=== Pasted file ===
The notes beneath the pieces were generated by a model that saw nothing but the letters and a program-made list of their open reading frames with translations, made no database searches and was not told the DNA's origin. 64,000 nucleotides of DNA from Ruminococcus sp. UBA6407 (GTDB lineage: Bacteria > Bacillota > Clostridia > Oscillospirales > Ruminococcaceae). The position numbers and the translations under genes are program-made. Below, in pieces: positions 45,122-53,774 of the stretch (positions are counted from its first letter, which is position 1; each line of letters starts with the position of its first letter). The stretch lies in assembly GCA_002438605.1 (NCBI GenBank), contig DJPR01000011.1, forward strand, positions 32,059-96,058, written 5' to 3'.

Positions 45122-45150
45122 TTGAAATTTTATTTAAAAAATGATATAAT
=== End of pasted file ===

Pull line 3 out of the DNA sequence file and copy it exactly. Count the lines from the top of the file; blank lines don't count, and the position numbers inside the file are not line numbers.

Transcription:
45122 TTGAAATTTTATTTAAAAAATGATATAAT